Commando Boxing

Staying Motivated to Train


It could have started anywhere... 

It might have started when you watched Rocky, Cinderella Man, or Million Dollar Baby.  

Maybe it happened when you were at a UFC, amateur, or professional boxing match or tournament.  

Maybe a friend keeps talking about how awesome their boxing club is and the incredible changes taking place in his or her life as the training he or she is doing inspires confidence, builds muscle and burns excess fat. 


Wherever it was enough to get you to type "learn how to box" into Google and visit sites like Commando Boxing looking for information.  From there, maybe you signed up for access to boxing training in the Boxing Skills Stream.  You may even have looked at it and tried following it for a few days...and then reality hits.  This is all going to take effort - and whatever it was that got you here, is no longer enough to keep you going.

Recently, I sent a survey to all the people who signed up for the Boxing Skills Stream  - to find out how I could be more helpful and make it easier for them to learn how to box or use boxing to get in great shape.  By a landslide, the most frequent response was:

"I have problems staying motivated to follow a training plan..."

And I get it - motivation is a finicky beast.  I'm no different than you.  On good days we have it - on bad days we don't - and on mediocre days - it might be there or not.  But without the motivation to keep moving forward - we just stop.  And once we stop - it's much, much harder to get moving again.  And without motivation at all - forget about trying to overcome anything remotely challenging that might be in the way.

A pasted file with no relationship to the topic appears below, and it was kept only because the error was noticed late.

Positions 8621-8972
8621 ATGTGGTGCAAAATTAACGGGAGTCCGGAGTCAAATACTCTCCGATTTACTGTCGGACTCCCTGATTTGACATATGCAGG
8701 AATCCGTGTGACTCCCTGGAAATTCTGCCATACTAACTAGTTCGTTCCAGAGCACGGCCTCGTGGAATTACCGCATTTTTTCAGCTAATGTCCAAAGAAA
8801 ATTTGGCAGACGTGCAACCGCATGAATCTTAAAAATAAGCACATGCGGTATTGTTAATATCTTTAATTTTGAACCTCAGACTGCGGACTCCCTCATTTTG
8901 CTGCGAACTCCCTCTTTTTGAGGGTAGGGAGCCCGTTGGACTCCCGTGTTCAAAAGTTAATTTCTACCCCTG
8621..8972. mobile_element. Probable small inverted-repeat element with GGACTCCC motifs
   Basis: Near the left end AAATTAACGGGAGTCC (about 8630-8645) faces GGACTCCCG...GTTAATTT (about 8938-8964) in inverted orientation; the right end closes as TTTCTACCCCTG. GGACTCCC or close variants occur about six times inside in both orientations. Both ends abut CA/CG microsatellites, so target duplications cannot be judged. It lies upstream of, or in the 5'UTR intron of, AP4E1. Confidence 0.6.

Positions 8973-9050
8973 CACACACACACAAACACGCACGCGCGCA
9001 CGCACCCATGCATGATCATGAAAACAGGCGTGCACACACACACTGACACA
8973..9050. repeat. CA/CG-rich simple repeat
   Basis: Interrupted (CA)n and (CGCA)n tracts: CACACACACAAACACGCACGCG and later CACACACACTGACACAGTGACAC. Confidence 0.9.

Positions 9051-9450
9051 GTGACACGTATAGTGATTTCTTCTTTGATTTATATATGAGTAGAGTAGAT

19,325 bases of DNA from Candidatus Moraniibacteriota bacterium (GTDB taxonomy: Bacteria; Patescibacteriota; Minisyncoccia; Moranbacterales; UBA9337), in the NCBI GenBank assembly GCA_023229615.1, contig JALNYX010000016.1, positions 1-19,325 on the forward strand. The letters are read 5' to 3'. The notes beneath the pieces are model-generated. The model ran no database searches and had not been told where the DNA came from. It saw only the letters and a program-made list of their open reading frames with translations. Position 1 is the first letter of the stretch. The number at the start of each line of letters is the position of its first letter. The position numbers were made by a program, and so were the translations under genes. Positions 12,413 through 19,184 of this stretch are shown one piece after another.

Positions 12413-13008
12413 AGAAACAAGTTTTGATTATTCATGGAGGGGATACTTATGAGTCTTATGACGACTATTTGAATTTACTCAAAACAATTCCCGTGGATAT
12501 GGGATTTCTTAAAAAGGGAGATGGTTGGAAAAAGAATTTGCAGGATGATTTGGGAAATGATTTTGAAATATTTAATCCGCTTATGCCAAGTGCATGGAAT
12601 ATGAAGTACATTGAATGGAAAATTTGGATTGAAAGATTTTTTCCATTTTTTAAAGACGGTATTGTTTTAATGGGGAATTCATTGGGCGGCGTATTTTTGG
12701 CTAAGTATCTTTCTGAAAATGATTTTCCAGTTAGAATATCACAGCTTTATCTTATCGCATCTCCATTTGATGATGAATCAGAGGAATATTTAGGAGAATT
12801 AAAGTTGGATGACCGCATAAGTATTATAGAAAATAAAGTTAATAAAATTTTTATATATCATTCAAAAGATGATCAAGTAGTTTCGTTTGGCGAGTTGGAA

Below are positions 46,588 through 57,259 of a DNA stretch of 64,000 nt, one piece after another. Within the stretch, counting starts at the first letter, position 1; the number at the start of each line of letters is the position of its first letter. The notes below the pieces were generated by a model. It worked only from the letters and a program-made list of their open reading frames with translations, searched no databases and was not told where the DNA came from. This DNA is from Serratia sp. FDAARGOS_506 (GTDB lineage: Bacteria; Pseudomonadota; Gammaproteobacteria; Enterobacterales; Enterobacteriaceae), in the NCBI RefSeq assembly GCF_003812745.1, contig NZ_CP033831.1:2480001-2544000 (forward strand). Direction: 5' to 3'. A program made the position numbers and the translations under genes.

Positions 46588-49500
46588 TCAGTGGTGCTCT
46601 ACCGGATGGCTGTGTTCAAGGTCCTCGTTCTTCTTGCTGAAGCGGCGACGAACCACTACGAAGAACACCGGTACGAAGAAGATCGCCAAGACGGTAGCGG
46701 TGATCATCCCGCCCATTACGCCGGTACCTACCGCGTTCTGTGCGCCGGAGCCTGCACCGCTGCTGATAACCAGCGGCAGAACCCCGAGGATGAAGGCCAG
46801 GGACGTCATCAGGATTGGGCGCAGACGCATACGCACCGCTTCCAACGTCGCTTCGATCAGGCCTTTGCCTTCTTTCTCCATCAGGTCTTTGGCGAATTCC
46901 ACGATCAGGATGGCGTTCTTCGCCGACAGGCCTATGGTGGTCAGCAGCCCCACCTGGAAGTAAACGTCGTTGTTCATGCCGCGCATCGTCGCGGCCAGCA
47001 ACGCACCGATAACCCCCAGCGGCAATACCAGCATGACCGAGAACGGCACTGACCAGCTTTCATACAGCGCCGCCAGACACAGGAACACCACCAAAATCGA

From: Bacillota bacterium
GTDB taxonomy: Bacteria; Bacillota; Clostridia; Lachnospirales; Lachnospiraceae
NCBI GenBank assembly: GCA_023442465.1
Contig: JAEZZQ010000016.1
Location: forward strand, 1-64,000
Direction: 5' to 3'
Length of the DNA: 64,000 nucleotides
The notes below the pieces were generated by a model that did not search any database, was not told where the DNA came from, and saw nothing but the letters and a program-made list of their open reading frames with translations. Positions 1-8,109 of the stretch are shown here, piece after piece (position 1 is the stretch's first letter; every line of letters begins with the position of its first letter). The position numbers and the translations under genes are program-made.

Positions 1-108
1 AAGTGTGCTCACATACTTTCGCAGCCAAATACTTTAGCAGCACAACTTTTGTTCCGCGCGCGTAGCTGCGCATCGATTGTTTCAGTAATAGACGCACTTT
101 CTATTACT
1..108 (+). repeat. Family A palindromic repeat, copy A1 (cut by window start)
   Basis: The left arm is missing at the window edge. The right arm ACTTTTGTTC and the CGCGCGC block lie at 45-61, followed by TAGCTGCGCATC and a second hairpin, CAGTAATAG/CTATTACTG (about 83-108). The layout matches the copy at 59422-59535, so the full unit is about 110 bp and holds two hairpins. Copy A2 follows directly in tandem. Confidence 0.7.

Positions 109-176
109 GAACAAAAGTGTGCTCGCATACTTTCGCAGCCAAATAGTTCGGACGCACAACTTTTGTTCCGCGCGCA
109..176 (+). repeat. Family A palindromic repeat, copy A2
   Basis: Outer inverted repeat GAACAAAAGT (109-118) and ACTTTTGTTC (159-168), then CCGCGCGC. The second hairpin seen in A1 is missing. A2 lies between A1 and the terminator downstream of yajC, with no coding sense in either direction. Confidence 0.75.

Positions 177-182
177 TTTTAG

Today I'm going to give you some pointers for keeping your level of motivation high - so that sticking to your training plan becomes less of a challenge in your quest to learn how to box or get in shape.  


Try these tips:


Problem:  Analysis paralysis - When you don't understand something, you gather information that helps you understand it.  You may gather so much information that you get lost in it and lose track of what you need to do to learn the skill you were interested in.

Too much information keeps you from acting.  And if you don't act - you don't learn.  To make matters worse, information will conflict and further paralyse you.  Days, weeks, months, and years will go by as you look for the best course of action to follow until you get to the point where you haven't followed any course of action and time is up.  

Solution:  Set a deadline, pick one course or one training plan, and just go with it.  I don't want you to commit your time and energy to junk, but the longer you take to get started, the more likely you are going to end up in analysis paralysis.  Stop looking for something better.  You won't always make the right choice - but you'll quickly figure that out once you start and there is nothing stopping you from changing - but at least you are in action mode.